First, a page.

PL: The restoration of this villa is the nexus of the whole story. How did you get the idea for using this as a device?
TD: Well, when I was a kid I used to go to Hungary to Mátyásföld, where there is a villa where some relatives of mine now live, and where my mother grew up as a kid. It really is a lovely house, in a beautiful part of that suburb (which is quite beautiful altogether), though as my mother tells it that house was much bigger at one time, as well as the property, much of which was lost during the communist era with their reapportioning of real estate. So that particular villa has always been a symbol, a personal one, of this truncated or violated greatness, and I guess it was just waiting all these years to be transmogrified into the psychology of László, whose personal devolution in some way mirrors what happened to the country.
PL: It’s interesting that names and identities are used to both save and betray your characters. It gives the sense that one’s identity is only tied to what one can prove—the burning of the yellow stars comes to mind. Was there a message about identity or names you wanted to get across to the reader?
TD: Names are always picked for sound rather than meaning. Maybe sound has a meaning in this sense, but I wouldn’t be able to tell you what it is, or at least not without thinking about it for a long time. As for identity, yes, it’s partly a juridical category, but also (as any parent will tell you) something inescapable as well. I never thought that people were born with personalities, that somehow it was all conditioning, social, cultural, historical, partly due to my training in Marxist theory. But that’s wrong, or at least partial. I see it in my kids. They are to some degree who they will always be the instant they’re born. It’s not absolute, I suppose, there’s nature AND nurture, and to separate them is to already miss the point that personality is present prior to whatever origins we try and find for it. But this in some way is beside the point where the story’s concerned, since the time of the story was one where more than ever identity was a function of the state naturalizing its categories, collapsing them with biology. You see that with the Jews, Gypsies, homosexuals, and the others persecuted by the Nazis. But you saw it in another form later with the “class” system imposed by the communists. My father has a funny story about how he was initially put into the “X” class because his father had been a soldier on the wrong side during WW I, and then ran a private pharmacy, which meant my father, as a class enemy, couldn’t go to university or take on a meaningful job. But the following year, my father’s older brother started to work in a factory, and because he was now technically a dependent of this brother, he became “working class,” which meant the loftiest peaks of the communist caste system were open to him. It all looks moronic now, but these notions were taken really seriously by a lot of otherwise intelligent people. Anyhow, this notion that personal aptitude and morality is somehow intrinsically connected to race or class is one of the many rich idiocies suitable for fiction. These days, I think it’s culture. That’s what I hear right-wingers say now, “They can’t help it, it’s their culture.” Attributing failings or behavior to culture is the new racism.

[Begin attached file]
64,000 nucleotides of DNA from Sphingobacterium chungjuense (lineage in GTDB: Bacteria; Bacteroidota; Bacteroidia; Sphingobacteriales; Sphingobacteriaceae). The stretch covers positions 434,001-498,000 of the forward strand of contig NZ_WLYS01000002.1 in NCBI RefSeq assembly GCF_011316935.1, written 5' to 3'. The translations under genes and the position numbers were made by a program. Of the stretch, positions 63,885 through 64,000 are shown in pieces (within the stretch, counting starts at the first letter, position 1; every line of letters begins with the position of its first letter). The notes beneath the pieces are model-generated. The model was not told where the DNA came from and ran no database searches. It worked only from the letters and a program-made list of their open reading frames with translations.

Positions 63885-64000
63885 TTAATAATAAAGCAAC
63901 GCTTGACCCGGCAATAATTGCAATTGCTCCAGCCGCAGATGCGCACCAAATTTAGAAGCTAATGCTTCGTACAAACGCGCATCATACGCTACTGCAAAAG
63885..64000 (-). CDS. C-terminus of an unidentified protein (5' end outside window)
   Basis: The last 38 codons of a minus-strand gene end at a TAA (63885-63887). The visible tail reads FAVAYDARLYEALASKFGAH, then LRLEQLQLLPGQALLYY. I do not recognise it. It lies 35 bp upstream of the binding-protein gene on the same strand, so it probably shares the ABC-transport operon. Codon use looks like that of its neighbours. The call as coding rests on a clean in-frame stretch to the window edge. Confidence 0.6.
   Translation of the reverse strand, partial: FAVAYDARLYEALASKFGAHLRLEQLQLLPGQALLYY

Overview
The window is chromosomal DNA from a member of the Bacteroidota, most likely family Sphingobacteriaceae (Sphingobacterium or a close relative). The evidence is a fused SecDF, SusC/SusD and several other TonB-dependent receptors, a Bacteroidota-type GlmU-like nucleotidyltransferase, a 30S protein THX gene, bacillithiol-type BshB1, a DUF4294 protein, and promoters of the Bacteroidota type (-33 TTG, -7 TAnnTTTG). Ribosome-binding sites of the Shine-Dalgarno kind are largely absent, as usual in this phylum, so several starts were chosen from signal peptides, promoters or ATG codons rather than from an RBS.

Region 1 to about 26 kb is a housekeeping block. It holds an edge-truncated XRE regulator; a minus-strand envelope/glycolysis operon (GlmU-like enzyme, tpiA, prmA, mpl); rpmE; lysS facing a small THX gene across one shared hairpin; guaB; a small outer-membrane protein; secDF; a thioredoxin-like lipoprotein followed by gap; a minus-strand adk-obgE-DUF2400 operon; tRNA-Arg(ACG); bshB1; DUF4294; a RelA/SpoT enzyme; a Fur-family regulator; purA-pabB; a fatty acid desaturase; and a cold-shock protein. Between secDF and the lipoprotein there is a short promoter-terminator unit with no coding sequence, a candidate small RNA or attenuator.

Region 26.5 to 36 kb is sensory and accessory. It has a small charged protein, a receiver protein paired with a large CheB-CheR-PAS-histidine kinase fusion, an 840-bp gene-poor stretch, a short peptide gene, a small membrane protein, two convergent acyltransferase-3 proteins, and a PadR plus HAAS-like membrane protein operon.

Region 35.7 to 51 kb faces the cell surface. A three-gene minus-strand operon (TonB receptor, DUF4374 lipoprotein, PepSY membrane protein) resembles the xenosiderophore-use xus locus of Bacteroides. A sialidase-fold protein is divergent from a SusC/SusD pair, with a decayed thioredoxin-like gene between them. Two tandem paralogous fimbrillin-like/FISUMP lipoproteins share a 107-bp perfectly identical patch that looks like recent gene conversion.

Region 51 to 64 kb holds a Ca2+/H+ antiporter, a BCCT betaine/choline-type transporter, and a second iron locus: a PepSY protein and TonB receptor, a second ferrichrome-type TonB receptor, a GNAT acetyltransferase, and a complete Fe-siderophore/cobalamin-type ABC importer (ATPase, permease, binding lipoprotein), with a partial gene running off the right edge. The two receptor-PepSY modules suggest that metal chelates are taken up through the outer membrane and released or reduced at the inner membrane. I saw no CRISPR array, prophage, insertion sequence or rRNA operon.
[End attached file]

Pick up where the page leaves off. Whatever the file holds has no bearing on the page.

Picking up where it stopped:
PL: What do you think happens to László when he leaves the villa? Will he continue to try to search for redemption or will he accept that he’s a survivor no matter what consequence?
TD: I know exactly what happens to him, because I started writing another chapter. He uses his fake name to lay low for a while, blackmailing the guy he goes to in Szekesfehervar, who’s another of the many compromised personages that populated that failed draft of a novel, and then in 1956 he escapes to the west.
PL: One thing that came up a lot during our editorial discussions is whether or not László gets his comeuppance. What is your opinion about that? Is Agi’s safety compromised now that he has left?
TD: Yes. Agi is arrested and dies. László gets away, and lives a pretty good life in Canada. He rarely thinks about her, though the villa comes up continually in his dreams and nightmares and even his waking desires.
PL: How long did it take you to complete this story?
TD: It was fast. In those days I had this working principle that I had to write one single-spaced page a day as fast as possible. This was my constraint because I’m a full-time prof. and father and don’t have much time for fiction. So I think it took me only a couple weeks to finish it. I’ve since dropped that strategy, since any strategy is only useful for so long, and then you need to change it up.
PL: What are you working on now?
TD: Just stories, really. I’d like to do something with the material on the siege, but not in the form of a continuous or extended narrative, a novel, or cycle or sequence of stories. I think a bunch of discrete and separate pieces on the siege would be interesting. But I’m really kind of enjoying my break from agents and publishers and the industry in general. If I’m going to publish, this is really where I’m happiest doing it for now, in places like One Story, where it’s about the editors and their love of the work, rather than who you know, and who you’re pleasing, and how far you’ll go to satisfy someone else’s vision of what constitutes valid publishing, and how successfully you can bend to the paternalism that seems the dominant tone in all areas of the publishing business. I just finished a story tangentially related to the siege, though it takes place in Canada in the 1970s. I’ll probably send it out somewhere soon.
PL: What is the best bit of advice about writing you have ever received?
TD: “Thank you for sending us your work. Unfortunately, it does not meet our needs at the present, but we hope that you will have luck with it elsewhere. Due to the overwhelming number of submissions we receive, we are unable to respond in a more personal manner. Thank you again for thinking of us.”
Those words have done more to help me with improving my work than anything else.